American Museum of Natural History. John Lindsley Hall of Earth History.

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Exist Dates

1969 - 1991

Biographical or Historical Note

abstract
Permanent exhibition. Opened January 16, 1969 and closed approximately 1991. Located on Floor 4, Section 2. The John Lindsley Hall of Earth History at the American Museum of Natural History was developed by the Department of Invertebrate Paleontology in collaboration with the departments of Mineralogy, Micropaleontology, and Exhibition to demonstrate the myriad scientific concepts in invertebrate paleontology as fundamentally connected to physical and biological events in Earth’s history. It was one of several halls to open or be updated as part of the centennial program (1, 1972, p. 52; 1, 1963/64, p. 34). Curators included Norman Newell and Roger L. Batten (1, 1967/68, p. 31-32).

The Hall of Earth History featured a rotating relief globe of the Earth, which showed land surfaces, seas, and then newly charted mountains and plains of the oceans. The hall also featured a film, which described Earth’s history from its very beginnings through evolutionary changes to the present. Visitors could view a seismographic globe with a cutaway section to show the interior of the Earth and a seismograph that recorded the shock waves of earthquakes. Other nearby exhibits discussed the different strata of the Earth (1, 1972, p. 52-53).

Displays illustrated the diversity, evolution, and structure of important fossil groups and mini-dioramas showcased habitat groups of seafloor and forest communities during different geologic time periods. Three of these, Life in the Cretaceous Seas, Life in the Permian Seas, and Life in the Ordovician Seas were moved to the Irma and Paul Milstein Family Hall of Ocean Life sometime after the closure of the Hall of Earth History and continue to reside there as of 2017. Dioramas of typical oil fields illustrated some of the factors involved in the location of oil pools, such as the geometric attitudes of the rock strata, geologic age, the depth beneath the surface, and the porosity of the rock (1, 1972, p. 52-53).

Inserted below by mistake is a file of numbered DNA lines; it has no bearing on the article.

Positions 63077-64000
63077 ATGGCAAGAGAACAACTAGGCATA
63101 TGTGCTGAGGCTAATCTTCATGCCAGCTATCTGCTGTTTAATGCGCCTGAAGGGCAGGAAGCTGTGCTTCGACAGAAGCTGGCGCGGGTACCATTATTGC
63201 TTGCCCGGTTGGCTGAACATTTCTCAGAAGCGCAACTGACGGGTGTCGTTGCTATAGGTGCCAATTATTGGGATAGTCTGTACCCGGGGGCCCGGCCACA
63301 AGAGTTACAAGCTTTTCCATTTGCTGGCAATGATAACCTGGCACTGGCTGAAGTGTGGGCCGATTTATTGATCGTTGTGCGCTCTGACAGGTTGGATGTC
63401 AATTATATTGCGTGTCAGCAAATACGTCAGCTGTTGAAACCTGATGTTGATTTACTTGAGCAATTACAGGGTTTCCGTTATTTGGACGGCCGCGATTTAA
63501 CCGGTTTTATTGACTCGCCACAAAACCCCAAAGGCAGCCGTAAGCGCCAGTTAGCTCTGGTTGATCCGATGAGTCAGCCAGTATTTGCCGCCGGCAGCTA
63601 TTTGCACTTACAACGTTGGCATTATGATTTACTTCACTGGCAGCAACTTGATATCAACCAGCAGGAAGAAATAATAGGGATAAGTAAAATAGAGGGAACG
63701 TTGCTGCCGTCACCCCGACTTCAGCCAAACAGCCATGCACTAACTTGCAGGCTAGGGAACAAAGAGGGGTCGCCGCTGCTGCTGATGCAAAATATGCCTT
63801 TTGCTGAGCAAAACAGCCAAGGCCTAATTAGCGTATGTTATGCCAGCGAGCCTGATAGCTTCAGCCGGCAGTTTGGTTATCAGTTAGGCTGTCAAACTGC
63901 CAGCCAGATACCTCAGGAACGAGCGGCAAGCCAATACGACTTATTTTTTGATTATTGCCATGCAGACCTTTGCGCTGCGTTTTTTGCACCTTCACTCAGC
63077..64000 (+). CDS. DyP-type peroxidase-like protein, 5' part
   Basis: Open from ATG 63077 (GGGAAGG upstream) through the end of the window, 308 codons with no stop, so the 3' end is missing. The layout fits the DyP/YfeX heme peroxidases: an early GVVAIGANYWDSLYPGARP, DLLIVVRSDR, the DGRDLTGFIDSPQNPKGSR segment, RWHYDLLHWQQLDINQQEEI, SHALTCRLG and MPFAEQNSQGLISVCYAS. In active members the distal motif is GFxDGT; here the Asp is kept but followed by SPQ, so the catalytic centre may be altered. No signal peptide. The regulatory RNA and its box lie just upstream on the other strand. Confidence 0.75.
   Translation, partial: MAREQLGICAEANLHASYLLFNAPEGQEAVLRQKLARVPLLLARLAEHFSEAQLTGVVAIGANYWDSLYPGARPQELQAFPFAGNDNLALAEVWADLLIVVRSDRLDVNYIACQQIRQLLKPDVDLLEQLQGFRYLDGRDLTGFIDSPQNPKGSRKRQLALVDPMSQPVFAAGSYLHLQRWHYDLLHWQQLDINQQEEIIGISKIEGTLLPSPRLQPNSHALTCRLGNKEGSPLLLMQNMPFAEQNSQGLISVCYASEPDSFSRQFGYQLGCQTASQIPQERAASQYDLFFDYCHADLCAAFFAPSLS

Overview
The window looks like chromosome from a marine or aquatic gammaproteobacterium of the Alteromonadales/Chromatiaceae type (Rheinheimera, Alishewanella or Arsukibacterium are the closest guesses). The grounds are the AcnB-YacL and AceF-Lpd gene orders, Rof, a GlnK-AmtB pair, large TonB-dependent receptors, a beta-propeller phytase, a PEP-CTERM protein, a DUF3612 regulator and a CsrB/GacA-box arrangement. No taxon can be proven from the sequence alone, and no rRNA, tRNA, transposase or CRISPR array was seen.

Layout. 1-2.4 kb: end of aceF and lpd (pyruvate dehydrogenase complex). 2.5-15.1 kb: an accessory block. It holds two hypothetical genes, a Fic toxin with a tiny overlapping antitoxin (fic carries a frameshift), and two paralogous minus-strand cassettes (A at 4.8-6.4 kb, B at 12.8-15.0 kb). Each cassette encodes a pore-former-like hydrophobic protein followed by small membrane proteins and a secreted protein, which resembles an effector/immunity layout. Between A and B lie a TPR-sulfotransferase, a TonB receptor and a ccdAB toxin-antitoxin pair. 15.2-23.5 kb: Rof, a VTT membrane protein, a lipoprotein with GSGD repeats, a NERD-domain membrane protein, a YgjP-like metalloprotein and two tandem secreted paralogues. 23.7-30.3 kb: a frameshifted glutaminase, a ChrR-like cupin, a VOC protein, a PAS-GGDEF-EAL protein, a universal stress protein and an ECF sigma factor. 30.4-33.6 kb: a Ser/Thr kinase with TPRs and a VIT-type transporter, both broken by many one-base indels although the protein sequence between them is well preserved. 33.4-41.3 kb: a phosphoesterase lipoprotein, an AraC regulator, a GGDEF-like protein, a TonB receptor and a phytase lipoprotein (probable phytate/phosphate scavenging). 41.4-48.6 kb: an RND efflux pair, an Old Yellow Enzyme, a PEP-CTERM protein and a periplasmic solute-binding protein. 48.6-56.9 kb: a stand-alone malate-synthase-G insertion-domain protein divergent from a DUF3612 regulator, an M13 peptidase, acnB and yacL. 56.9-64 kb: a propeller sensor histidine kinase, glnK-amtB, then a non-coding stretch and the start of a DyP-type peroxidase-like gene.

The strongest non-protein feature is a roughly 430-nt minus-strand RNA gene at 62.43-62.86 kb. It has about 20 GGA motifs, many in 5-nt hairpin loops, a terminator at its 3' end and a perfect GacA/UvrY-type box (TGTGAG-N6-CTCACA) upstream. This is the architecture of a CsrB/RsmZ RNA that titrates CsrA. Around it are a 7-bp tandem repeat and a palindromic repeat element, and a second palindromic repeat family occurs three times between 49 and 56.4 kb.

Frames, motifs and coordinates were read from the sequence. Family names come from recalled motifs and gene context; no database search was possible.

A fire broke out in 1972, which necessitated the replacement of the hall's Six Processes of the Earth display (1, 1972/73, p. 32). In 1985, an 11-minute video, "Earth's Wildfire: Evidence of a Dynamic Planet," opened in a three-screen theater presenting the story of how plate tectonics cause much of the movement of the Earth's crust. The installation, which utilized videodisc recordings and front-projected images, was partially supported by a grant from Conoco and Consolidation Company (1, 1985/86, p. 55; 1, 1986/87, p. 5). The hall closed in the early 1990s to make room for the Miriam and Ira D. Wallach Orientation Center.

Sources

    (1) American Museum of Natural History. The American Museum of Natural History: An Introduction. New York: American Museum of Natural History, 1972.
    (2) American Museum of Natural History. Annual Reports. New York: American Museum of Natural History, 1963/64-1986/87.
    Information for the hall appears in the following Museum publications:
    American Museum of Natural History Annual Reports for years 1962 (page 6); 1963 (page 34, 77); 1964 (page 4); 1965 (page 4, 5); 1966 (page 39); 1967 (page 25, 31, 48, 50, 70, 79); 1968 (page p.38); 1972 (page 32); 1973 (page 13); 1976 (page 31); 1978 (page 6); 1985 (page 53); 1986 (page 5, 30, 67); 1987 (page 32)
    American Museum of Natural History: An Introduction, 1972, page 7.
    American Museum of Natural History Official Guide, 1984, page 13, 15.

Terms

place
New YorkExternal link
AMNH: Floor 4, Section 2.

Related Corporate, Personal, and Family Names

Batten, Roger Lyman
Curator (2, 1967/68, p. 31-32).
Newell, Norman Dennis 1909-2005
Curator (2, 1967/68, p. 31-32).

Related Resources

subjectOf
Historic Halls of the American Museum of Natural History
Curated digital images of permanent halls in the American Museum of Natural History Library, Digital Special Collections.

Written by: Clare O'Dowd
Last modified: 2018 December 7


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